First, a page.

Traditionally, the week after Pentecost was an "octave," in which the celebration of the feast was extended. In my first draft of this post, I went into octaves, and what I think about abolishing the Pentecost octave; but I cut all that out. If you want more, ask in the comments.
But in the spirit of that tradition, let me share something from the breviary prayers last Saturday (the breviary is the book of prayers formally called the Liturgy of the Hours, which clerics are obliged to pray, but which laity are also encouraged to pray). This is from the "Office of Readings," which features, after several psalms (or one long psalm) are recited, a passage of Scripture, then a non-Biblical text, which might be from one of the Fathers of the Church, from a saint, or a church document as recent as Vatican II. This is from a sermon by an unnamed "sixth century African author":
Therefore, if somebody should say to one of us, "You have received the Holy Spirit, why do you not speak in tongues?" his reply should be...
Before I give you the answer from 1,500 years ago, what do you suppose the reply should be?
Do you know what "speaking in tongues" is? Do you know people who experience this phenomenon?
If you go poking around the Internet, you can find lots on this. Sometimes it's called "glossalalia," and there are claims that some form of this shows up in many places in the world, including -- note this -- in other religions! You will find that there arose in this country, around the turn of the 20th century, religious movements among Protestant Christians devoted to experiencing the Holy Spirit in a more powerful way, which included, to a greater or lesser degree, the experience of various "charismatic gifts" or "gifts of the Holy Spirit," especially "speaking in tongues" and "interpretation of tongues."
And, of course, you will find references to this in Scripture, beginning with the events of the first Pentecost (Acts 2), but again several times in the Acts of the Apostles, and in the letters of Saint Paul. The various movements that focused on these gifts have come under the name of Pentecostal, Charismatic, and Holiness, among others. And while there are many Pentecostal and Charismatic movements outside the Catholic Church, there has been such a movement within the Church as well.
Although it's been awhile since I wrote about it, I had my own experience with this. When I was 19, I had a real conversion experience in which I believe -- to this day -- that our Lord called me to live for him. I didn't hear any voice or anything like that; I just knew his presence. I was in college, and had been, to that point, a middling Catholic. In my first year of college, I'd met many Christians who were impressively enthusiastic about their faith, and knowledgeable, putting me to shame. All this shook me up, and I began to question my own faith, ultimately leaving the Catholic Faith for a time.
I joined an Assemblies of God congregation, where some friends worshiped. One of the things that had shaken me was witnessing people stand up in a fervent worship service, and speak in tongues; followed by someone who offered an interpretation. So I gravitated to that congregation, and remained there for several years; when I moved to Virginia for a different job, I didn't find an AG church I felt comfortable in, and so gravitated to a non-charismatic evangelical congregation; from there, I wandered a bit more, until -- in God's providence -- I found my way back to the Catholic Faith, almost ten years after that initial conversion. Before moving on, let me say: as obviously glad as I am to have returned to the fullness of the Catholic Faith, I hold the good folks who were my friends and siblings in Christ from that period in great esteem. Many of them remain my friends, despite whatever concern my wanderings must have caused them. They are admirable Christians, from which Catholics can and must learn.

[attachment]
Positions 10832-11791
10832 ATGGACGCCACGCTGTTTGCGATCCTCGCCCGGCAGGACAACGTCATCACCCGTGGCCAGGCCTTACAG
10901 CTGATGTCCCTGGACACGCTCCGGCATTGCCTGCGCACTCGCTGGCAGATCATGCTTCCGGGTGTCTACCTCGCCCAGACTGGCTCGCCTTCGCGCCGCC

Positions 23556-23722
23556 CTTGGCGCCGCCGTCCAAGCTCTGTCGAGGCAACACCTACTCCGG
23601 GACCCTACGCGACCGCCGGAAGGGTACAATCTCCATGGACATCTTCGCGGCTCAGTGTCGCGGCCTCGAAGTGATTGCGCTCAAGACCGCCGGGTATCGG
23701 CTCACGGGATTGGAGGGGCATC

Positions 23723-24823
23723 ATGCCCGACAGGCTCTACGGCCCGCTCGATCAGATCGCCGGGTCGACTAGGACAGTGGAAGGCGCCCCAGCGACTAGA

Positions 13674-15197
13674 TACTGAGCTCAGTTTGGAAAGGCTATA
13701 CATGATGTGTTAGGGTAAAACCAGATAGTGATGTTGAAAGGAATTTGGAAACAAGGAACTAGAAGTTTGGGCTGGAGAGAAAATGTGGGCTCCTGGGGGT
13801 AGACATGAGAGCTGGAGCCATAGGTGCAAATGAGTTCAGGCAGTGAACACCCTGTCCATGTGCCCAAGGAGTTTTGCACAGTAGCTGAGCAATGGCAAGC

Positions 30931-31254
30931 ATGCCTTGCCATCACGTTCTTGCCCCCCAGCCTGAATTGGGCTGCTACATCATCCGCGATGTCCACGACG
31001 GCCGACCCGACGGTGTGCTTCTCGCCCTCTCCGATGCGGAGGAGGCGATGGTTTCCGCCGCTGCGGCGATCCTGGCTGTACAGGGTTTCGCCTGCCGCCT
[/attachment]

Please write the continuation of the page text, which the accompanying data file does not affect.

So what about this speaking in tongues phenomenon. What is it?
People with expertise in pyschology have studied it; you can go find them if you want their scholarly treatment of it. I conclude, from various reading but also from my own sense of things, that this has to be a physiological/psychological phenomenon on the base level, prior to it being a spiritual event -- and thus, miraculous -- as well. In other words, it would seem to me that it's not only possible that it occurs outside Christianity, it would have to. And for the same reason, it would be something that can be "faked," either deliberately, or in the course of someone, with the best of intentions, trying desperately to experience it.
After all, if you belong to a group that is all seeking this gift, it might be rather hard on someone who hasn't spoken in tongues. Some of the religious groups I mentioned above really do emphasize this gift: their point is that it is the only sure marker that you've been "baptized in the Holy Spirit." So until you speak in tongues, you can't say you've received this other baptism (as distinct from the traditional baptism).
So if it happens all over, and people can fake it, is there anything about it that's genuine? Sure -- I see no contradiction in this. All this comes under the broader heading of highly emotional experiences, trending toward ecstatic experiences. People get "transported" emotionally by lots of things. When people use various drugs, they often do so because the drug can induce or simulate this sort of experience.
The important point here -- pay attention to this, please! -- is that because we are physical beings, with all the chemistry and emotion in us, in all it's complexity, these sorts of psychological/physical experiences are something we are, as it were, "prepped" for, before the Holy Spirit does anything. Do you see that? (If this paragraph doesn't make sense, ask about it. Meanwhile, let's move on.)